There’s no denying that the right teachers can have a massive impact on kids during their earliest years. But let’s not underestimate the importance of the school bus driver. Their attitude can set the tone for the rest of the day, and one driver for the Grandville Public School district in Michigan is earning some long-overdue recognition for her constant positivity.
Her name is Lori Brooks, but the kids on her bus know her as “Miss Sparkles” because of the shiny clothing and jewelry she has worn since the start of her bus driving career 10 years ago. From the video below, it’s easy to see why the name fits her for other reasons.
As child after child climbs up the steps, 60-year-old grandmother Brooks greets each of them with a wide smile, calls them by name and tells them how much she’s missed them. It’s clear to see that her sunny disposition has rubbed off on the kids, who shower her with hugs and even a cup of coffee.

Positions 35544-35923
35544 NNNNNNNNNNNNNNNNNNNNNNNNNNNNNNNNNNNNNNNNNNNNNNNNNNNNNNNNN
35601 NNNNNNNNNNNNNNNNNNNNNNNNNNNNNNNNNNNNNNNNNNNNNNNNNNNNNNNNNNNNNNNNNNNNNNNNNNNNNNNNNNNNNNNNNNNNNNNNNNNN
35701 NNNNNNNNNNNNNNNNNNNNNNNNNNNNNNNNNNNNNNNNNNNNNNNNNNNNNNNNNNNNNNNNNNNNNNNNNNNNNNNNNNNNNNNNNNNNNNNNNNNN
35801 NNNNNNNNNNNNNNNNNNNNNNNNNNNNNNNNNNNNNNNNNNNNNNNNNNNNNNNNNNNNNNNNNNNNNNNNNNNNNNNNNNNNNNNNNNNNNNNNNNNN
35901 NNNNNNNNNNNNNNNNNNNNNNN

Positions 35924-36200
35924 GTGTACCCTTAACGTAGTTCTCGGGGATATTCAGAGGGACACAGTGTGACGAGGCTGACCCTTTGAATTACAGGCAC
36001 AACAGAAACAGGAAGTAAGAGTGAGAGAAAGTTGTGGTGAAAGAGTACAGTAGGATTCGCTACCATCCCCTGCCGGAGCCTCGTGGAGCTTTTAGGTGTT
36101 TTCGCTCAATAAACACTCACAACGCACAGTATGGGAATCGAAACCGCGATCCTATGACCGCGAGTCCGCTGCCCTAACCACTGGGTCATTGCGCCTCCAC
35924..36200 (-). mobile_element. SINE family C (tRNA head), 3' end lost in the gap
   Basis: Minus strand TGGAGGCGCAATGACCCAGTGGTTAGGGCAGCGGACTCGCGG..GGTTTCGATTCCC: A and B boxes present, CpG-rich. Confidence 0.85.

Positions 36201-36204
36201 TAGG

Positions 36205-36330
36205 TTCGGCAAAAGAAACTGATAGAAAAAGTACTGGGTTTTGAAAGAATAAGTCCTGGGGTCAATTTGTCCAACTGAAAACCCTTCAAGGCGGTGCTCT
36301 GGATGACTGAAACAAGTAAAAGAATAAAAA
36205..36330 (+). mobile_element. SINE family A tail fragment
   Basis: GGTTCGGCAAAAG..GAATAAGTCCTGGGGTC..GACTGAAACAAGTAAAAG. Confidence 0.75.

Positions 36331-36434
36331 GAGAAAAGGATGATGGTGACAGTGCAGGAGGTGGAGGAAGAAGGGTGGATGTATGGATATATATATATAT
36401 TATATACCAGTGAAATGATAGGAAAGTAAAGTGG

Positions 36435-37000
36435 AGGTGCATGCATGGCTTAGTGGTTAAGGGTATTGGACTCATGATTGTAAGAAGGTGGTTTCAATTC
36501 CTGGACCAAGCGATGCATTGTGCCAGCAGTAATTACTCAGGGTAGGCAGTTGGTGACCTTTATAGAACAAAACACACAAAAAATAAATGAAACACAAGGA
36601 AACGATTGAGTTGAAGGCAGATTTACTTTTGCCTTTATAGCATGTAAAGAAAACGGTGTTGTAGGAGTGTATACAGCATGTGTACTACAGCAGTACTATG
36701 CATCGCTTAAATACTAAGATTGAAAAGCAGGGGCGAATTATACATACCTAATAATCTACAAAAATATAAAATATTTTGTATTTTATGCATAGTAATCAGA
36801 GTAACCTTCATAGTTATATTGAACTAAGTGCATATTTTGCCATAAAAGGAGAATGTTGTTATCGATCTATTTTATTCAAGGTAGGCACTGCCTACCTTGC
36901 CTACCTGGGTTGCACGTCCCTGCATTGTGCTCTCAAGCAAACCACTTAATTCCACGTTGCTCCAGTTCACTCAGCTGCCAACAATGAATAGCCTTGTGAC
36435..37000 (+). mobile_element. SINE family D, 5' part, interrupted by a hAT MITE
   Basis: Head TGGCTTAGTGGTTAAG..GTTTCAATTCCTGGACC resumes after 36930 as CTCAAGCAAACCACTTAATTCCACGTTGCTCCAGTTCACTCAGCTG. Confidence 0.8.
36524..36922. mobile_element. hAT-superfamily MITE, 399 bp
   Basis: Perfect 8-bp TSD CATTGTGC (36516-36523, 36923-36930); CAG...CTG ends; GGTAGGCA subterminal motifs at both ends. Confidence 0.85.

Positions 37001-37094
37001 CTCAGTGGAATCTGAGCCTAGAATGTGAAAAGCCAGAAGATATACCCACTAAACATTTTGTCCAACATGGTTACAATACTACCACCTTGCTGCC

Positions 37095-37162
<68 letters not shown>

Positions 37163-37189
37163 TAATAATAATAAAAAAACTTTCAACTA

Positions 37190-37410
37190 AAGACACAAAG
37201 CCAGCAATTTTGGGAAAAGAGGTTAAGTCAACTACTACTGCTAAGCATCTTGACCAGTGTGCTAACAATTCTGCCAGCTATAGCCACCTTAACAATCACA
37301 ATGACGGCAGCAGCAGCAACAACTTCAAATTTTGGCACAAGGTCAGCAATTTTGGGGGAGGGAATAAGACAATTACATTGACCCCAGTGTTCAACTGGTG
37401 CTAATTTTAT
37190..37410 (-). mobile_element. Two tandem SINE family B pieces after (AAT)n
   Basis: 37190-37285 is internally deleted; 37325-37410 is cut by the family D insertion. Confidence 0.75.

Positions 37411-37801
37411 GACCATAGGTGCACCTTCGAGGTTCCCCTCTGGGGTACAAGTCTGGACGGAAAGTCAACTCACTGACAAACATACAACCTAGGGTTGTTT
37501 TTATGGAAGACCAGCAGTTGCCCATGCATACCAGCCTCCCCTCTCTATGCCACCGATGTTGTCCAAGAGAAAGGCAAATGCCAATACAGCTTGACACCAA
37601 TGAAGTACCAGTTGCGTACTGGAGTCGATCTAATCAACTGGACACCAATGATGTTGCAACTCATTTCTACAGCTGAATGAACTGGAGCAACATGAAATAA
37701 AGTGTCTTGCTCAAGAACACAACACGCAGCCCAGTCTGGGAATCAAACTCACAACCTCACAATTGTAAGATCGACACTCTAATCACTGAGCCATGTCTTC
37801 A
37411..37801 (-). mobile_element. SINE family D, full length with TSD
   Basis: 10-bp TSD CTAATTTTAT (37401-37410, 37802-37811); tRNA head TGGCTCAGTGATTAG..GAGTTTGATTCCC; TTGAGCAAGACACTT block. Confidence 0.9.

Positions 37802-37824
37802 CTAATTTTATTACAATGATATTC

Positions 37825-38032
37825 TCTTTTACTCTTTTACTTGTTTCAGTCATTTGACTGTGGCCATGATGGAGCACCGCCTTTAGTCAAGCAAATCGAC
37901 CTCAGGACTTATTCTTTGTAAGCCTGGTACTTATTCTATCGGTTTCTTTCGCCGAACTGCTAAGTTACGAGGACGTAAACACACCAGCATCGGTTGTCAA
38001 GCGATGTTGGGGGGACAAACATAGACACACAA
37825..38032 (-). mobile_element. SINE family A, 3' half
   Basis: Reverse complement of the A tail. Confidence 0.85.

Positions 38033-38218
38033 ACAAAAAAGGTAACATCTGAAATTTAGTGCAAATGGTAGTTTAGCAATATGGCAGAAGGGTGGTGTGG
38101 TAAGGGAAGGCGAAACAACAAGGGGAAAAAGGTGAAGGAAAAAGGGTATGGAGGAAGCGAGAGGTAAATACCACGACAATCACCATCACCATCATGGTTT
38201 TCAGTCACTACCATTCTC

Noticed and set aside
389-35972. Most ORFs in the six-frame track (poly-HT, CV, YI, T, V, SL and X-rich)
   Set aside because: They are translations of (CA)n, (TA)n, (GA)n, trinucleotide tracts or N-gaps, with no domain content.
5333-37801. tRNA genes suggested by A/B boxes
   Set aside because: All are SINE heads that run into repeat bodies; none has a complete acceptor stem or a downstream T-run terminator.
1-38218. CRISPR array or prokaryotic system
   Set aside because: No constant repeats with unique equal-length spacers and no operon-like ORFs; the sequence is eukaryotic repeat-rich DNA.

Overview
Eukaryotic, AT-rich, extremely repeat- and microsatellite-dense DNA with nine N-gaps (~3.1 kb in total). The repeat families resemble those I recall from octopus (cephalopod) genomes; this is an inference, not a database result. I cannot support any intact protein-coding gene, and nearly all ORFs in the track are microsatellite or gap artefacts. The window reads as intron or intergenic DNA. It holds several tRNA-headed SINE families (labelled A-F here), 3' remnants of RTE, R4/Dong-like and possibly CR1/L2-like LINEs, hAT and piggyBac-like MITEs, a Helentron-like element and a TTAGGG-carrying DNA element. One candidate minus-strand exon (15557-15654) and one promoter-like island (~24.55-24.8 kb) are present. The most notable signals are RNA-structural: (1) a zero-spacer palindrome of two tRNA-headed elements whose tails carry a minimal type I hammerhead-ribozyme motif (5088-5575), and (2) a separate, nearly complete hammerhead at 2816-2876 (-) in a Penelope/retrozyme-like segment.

@teresa_weakley She remembers every kid’s name, every year (and their brothers and sisters) #bestbusdriverever #backtoschool â¬ original sound – Teresa Weakley
The clip was shared on TikTok by Teresa Weakley (@teresa_weakley), a mom of two children who both ride with this human ray of sunshine. And while the video was taken on their first day back to school, she says that Brooks is like this every day. Weakley is also a morning anchor with WOODTV in Grand Rapids, Michigan, and she couldn’t resist giving her kids’ favorite driver a little extra love on local TV.
According to Weakley, Brooks has been a driver for the Grandville district for 10 years but clearly still loves her job. What’s more impressive is that she keeps that positive attitude even in the face of tragedy. A tree fell on her husband Ron a week before their first wedding anniversary, and he spent much of his life paralyzed before he died unexpectedly two years ago.
Brooks took only a few days off to grieve before returning to her bus route. She told “Today” that the kids provide joy that is “helping me to heal.” And she hopes to return the sentiment.
“I hope I can just be that calm, safe zone for them to tell me, good or bad, what’s going on with them, and go from there,” she told WOODTV.
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